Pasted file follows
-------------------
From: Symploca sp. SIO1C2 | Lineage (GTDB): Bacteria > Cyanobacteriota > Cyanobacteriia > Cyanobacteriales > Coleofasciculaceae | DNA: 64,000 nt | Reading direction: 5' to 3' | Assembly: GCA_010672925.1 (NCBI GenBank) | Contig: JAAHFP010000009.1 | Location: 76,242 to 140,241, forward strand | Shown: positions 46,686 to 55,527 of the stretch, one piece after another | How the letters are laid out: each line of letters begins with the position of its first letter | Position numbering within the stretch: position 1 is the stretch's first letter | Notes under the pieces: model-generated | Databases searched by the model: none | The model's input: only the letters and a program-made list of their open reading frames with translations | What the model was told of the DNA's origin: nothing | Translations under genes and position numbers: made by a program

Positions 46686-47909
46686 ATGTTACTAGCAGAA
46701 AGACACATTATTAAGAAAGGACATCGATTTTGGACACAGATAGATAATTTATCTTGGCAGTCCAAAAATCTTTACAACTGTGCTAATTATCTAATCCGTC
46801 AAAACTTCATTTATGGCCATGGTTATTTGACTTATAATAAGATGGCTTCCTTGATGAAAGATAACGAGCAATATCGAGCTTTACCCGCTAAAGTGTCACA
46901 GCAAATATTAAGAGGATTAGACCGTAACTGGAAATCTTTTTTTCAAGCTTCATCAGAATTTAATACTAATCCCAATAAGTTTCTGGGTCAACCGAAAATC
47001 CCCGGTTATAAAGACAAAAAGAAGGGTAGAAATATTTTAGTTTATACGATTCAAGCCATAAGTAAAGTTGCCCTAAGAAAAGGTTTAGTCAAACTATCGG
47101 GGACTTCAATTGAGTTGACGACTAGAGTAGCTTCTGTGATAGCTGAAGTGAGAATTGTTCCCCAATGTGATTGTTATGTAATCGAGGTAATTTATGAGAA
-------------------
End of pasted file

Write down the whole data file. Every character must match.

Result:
From: Symploca sp. SIO1C2 | Lineage (GTDB): Bacteria > Cyanobacteriota > Cyanobacteriia > Cyanobacteriales > Coleofasciculaceae | DNA: 64,000 nt | Reading direction: 5' to 3' | Assembly: GCA_010672925.1 (NCBI GenBank) | Contig: JAAHFP010000009.1 | Location: 76,242 to 140,241, forward strand | Shown: positions 46,686 to 55,527 of the stretch, one piece after another | How the letters are laid out: each line of letters begins with the position of its first letter | Position numbering within the stretch: position 1 is the stretch's first letter | Notes under the pieces: model-generated | Databases searched by the model: none | The model's input: only the letters and a program-made list of their open reading frames with translations | What the model was told of the DNA's origin: nothing | Translations under genes and position numbers: made by a program

Positions 46686-47909
46686 ATGTTACTAGCAGAA
46701 AGACACATTATTAAGAAAGGACATCGATTTTGGACACAGATAGATAATTTATCTTGGCAGTCCAAAAATCTTTACAACTGTGCTAATTATCTAATCCGTC
46801 AAAACTTCATTTATGGCCATGGTTATTTGACTTATAATAAGATGGCTTCCTTGATGAAAGATAACGAGCAATATCGAGCTTTACCCGCTAAAGTGTCACA
46901 GCAAATATTAAGAGGATTAGACCGTAACTGGAAATCTTTTTTTCAAGCTTCATCAGAATTTAATACTAATCCCAATAAGTTTCTGGGTCAACCGAAAATC
47001 CCCGGTTATAAAGACAAAAAGAAGGGTAGAAATATTTTAGTTTATACGATTCAAGCCATAAGTAAAGTTGCCCTAAGAAAAGGTTTAGTCAAACTATCGG
47101 GGACTTCAATTGAGTTGACGACTAGAGTAGCTTCTGTGATAGCTGAAGTGAGAATTGTTCCCCAATGTGATTGTTATGTAATCGAGGTAATTTATGAGAA